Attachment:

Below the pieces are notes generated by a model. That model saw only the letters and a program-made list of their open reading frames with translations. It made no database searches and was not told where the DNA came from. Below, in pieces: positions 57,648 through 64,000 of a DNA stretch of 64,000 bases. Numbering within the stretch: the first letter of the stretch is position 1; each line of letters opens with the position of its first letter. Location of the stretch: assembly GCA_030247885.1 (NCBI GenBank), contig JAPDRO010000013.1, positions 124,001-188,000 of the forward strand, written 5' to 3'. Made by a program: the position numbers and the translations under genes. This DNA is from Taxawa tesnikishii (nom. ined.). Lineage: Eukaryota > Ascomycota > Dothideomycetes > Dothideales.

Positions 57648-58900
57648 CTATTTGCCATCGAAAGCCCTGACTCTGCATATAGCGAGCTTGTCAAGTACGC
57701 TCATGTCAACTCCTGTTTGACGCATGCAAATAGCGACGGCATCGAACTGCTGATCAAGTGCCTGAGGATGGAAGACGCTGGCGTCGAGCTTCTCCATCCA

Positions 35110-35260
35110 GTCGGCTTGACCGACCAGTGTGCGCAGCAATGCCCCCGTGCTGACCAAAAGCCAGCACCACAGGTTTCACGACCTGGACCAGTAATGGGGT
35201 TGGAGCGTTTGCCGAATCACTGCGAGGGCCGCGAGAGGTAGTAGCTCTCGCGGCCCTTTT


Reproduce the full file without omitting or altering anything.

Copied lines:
Below the pieces are notes generated by a model. That model saw only the letters and a program-made list of their open reading frames with translations. It made no database searches and was not told where the DNA came from. Below, in pieces: positions 57,648 through 64,000 of a DNA stretch of 64,000 bases. Numbering within the stretch: the first letter of the stretch is position 1; each line of letters opens with the position of its first letter. Location of the stretch: assembly GCA_030247885.1 (NCBI GenBank), contig JAPDRO010000013.1, positions 124,001-188,000 of the forward strand, written 5' to 3'. Made by a program: the position numbers and the translations under genes. This DNA is from Taxawa tesnikishii (nom. ined.). Lineage: Eukaryota > Ascomycota > Dothideomycetes > Dothideales.

Positions 57648-58900
57648 CTATTTGCCATCGAAAGCCCTGACTCTGCATATAGCGAGCTTGTCAAGTACGC
57701 TCATGTCAACTCCTGTTTGACGCATGCAAATAGCGACGGCATCGAACTGCTGATCAAGTGCCTGAGGATGGAAGACGCTGGCGTCGAGCTTCTCCATCCA

Positions 35110-35260
35110 GTCGGCTTGACCGACCAGTGTGCGCAGCAATGCCCCCGTGCTGACCAAAAGCCAGCACCACAGGTTTCACGACCTGGACCAGTAATGGGGT
35201 TGGAGCGTTTGCCGAATCACTGCGAGGGCCGCGAGAGGTAGTAGCTCTCGCGGCCCTTTT